A Look Into North Korea: Visiting the DMZ

North Korea is a place of intense intrigue. The world sits in collective curiosity about what goes on behind the borders of this country. What is it really like to live there? What does being at the border feel like? Although a lot of my questions could not, of course, be answered with a tour, it was definitely the start of building a further insight into North Korean life.


Having recently read Justice Kirby's United Nations Commission of Inquiry on North Korea, I was adamant that despite all the questions and curiosity I have, I would not visit the country itself. This is due to a personal reluctance to support the North Korean government with tourism dollars. However, after learning about Korean War and all the associated tensions for many years, a DMZ tour is something I could not turn down.


The Demilitarized Zone (or "DMZ") is the border between North and South Korea. Created in 1953, the border spans 250km from each coast of the Korean Peninsula, and is 4km wide. Within the DMZ lies the Joint Security Area (or "JSA") which is the connection between North and South, and provides a place for negotiations. By visiting the DMZ or JSA, you are not entering North Korean territory itself or providing money to the regime. I decided to go on a Half Day DMZ Tour with VIP Travel. Unfortunately, I was unable to go to the JSA as I was only free on a Sunday and the JSA only operates from Tuesday - Saturday. The guide for the day was Grace, a lovely lady who provided fantastic explanations throughout the day and patiently answered all the questions we had.


The day was a mixture of surreality, emotion, and learning. Among the bizarreness, there was a deep feeling of sadness for the enormous human suffering occurring here.



Imjingak Park and Freedom Bridge

From Seoul, we drove along a highway which had a tall, barbed-wire fence to the side. The wire was occasionally interrupted by a heavily-armed military guard post, complete with camouflage-clad South Korean soldiers. The road followed alongside the Imjin River, twisting and turning with the bends, with the land on the other side belonging to North Korea.


It was strange to see it with my own eyes.


After an hour we arrived at Imjingak, the last village before the DMZ, which has a park dedicated to consoling the families divided by the splitting of North and South Korea. Here is where the enormity of the impact sinks in. Thousands of families broken and displaced by the division.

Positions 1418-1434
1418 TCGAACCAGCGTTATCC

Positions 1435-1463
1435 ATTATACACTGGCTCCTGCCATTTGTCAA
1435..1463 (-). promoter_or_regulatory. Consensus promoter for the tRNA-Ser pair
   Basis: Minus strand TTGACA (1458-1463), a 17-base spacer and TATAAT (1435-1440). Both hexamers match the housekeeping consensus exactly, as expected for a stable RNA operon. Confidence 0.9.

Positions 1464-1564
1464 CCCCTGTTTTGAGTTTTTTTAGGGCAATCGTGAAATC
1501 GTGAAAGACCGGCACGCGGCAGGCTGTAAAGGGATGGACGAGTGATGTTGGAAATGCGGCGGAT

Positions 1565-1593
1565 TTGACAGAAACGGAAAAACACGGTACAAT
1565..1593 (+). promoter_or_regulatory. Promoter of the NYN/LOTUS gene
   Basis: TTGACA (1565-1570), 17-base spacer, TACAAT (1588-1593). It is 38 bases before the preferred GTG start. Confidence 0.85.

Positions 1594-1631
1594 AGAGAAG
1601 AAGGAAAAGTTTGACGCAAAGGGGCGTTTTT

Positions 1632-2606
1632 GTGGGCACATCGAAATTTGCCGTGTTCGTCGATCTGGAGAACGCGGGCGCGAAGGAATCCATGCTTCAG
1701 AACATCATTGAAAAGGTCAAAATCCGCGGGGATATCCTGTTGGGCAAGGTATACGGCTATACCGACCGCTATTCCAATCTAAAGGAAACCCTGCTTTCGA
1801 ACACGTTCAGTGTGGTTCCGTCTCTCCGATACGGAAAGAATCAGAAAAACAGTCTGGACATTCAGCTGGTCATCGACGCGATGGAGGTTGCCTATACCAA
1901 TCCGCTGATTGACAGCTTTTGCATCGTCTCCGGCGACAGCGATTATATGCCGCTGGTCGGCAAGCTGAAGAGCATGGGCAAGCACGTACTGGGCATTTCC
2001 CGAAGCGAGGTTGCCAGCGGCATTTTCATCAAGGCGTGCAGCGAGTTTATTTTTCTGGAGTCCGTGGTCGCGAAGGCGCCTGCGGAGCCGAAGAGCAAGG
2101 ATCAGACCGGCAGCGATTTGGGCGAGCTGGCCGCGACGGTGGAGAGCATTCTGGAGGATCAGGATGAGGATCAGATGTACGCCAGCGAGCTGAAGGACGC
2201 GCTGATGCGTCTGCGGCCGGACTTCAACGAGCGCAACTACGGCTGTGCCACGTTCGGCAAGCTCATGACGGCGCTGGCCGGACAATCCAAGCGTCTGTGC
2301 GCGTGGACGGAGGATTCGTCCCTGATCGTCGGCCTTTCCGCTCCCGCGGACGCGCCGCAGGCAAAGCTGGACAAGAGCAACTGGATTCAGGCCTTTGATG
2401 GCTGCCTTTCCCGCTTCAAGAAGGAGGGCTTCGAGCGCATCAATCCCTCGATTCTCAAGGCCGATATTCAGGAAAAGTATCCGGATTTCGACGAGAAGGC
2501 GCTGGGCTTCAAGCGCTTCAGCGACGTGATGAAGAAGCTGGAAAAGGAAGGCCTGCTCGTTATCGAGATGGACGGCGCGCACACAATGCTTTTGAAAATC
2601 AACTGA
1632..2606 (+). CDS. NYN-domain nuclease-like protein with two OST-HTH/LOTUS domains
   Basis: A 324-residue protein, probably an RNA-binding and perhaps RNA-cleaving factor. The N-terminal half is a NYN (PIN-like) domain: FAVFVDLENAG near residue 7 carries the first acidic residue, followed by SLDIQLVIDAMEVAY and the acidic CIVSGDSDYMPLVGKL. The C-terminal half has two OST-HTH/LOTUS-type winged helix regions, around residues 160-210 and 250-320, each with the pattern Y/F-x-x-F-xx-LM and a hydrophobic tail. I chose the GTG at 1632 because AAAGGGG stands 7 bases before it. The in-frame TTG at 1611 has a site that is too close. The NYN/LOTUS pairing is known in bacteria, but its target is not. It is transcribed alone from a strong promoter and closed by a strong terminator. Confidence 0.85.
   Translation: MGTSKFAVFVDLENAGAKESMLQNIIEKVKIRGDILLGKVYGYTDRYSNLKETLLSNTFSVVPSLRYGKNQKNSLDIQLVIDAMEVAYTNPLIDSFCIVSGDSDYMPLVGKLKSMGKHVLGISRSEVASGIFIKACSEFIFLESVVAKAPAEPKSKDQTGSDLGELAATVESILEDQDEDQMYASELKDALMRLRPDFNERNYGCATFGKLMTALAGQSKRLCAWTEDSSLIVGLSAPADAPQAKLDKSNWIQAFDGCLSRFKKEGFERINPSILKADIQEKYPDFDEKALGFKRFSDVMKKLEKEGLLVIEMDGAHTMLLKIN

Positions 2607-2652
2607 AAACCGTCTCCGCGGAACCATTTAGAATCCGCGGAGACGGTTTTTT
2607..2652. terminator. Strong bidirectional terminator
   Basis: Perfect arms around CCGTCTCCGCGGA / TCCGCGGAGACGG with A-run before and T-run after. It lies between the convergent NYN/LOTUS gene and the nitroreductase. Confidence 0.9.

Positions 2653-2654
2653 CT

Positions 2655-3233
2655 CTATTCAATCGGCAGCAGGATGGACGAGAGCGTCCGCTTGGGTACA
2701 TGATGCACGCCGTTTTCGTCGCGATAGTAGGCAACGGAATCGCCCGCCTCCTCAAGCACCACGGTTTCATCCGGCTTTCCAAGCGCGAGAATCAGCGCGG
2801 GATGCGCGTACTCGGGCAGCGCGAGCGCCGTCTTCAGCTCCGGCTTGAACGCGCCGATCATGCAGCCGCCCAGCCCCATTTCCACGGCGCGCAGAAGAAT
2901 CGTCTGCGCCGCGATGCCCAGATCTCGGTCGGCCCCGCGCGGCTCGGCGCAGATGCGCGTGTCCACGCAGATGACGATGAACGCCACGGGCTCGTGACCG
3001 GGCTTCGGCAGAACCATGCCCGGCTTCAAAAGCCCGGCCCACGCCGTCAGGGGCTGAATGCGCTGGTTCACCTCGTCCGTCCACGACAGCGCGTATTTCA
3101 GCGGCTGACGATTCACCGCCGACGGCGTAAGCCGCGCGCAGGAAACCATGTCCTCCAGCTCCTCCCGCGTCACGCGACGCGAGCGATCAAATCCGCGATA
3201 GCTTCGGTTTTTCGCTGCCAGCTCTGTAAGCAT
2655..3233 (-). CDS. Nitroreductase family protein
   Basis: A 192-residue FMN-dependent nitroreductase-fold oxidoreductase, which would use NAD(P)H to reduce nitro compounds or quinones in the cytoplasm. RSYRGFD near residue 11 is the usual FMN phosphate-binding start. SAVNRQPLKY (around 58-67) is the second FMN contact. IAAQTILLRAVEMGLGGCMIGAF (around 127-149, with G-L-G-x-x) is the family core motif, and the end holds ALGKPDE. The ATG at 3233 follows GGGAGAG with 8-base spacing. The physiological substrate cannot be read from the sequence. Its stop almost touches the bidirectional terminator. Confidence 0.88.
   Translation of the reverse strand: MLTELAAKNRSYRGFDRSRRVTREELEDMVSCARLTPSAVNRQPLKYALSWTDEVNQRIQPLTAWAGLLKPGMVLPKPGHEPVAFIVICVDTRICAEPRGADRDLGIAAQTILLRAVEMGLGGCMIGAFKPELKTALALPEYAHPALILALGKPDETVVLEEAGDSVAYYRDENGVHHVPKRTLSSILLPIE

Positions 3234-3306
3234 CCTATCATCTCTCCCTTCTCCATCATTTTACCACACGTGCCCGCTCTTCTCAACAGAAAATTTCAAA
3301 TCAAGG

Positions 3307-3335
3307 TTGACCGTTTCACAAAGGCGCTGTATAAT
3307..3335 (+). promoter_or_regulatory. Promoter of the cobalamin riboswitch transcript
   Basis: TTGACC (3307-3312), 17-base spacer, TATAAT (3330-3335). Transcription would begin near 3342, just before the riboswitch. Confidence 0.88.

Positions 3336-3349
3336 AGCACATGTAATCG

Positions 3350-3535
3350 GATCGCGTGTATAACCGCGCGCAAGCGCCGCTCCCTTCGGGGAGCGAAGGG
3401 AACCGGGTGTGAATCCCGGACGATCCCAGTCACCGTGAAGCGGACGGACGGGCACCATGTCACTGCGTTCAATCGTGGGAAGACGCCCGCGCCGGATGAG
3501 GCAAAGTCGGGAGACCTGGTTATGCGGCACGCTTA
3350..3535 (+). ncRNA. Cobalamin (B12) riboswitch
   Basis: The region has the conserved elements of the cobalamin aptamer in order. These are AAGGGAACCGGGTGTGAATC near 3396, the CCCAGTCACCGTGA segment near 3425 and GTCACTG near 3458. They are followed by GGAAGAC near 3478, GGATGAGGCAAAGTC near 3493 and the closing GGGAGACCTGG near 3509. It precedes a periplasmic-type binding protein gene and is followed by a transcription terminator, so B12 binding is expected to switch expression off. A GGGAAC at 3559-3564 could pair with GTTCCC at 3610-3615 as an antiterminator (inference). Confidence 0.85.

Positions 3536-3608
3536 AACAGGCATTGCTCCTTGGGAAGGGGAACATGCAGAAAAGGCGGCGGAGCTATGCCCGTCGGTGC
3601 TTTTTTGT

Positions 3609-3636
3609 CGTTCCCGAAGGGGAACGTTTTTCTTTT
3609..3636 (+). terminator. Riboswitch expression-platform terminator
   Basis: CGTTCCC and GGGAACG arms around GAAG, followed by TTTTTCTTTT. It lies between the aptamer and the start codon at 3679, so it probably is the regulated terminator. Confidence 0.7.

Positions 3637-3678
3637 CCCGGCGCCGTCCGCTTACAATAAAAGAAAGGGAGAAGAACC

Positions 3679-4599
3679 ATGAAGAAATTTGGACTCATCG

Ribbons, flags, and ID cards, all covered with written messages of love and hope, cover the fences and flutter in the wind. The Freedom Bridge, a long white bridge over the Imjin River, is the former railroad bridge used for repatriation of POWs. It is a testament to the complexity of the long-standing tensions between these two nations. There are many parts of this site where photography is forbidden.


Ribbons lining the barbed-wire fence and Imjingak Park


Freedom Bridge

Looking over the Freedom Bridge from Imjingak Park



3rd Infiltration Tunnel

The next stop on the journey was the 3rd Infiltration Tunnel. It is one of four discovered tunnels built from North Korea into South Korean territory after the war. Made using dynamite with an unknown human death toll, the tunnel lies 73m below ground.


With a bright yellow helmet on atop my head, I descended into the tunnel. The wet and jagged sides of the tunnel still contained the holes used to place dynamite. As the walk down the tunnel continued, I was edging closer and closer toward North Korean territory. At the nearest point, it was just over 100m from the border.


Visiting the infiltration tunnels is not only a decent cardio workout, but it also provides an unparalleled insight into the tensions of post-War Korea. It explores the depths of espionage and sabotage, even in times of supposed peace. It was here that you first really notice the sounds of music and notices blared through a series of speakers. Grace explained that both the North and South play songs and notices, as well and exclamations of superiority, Apparently, at the moment, the South is winning in this battle of the broadcast due to superior technology.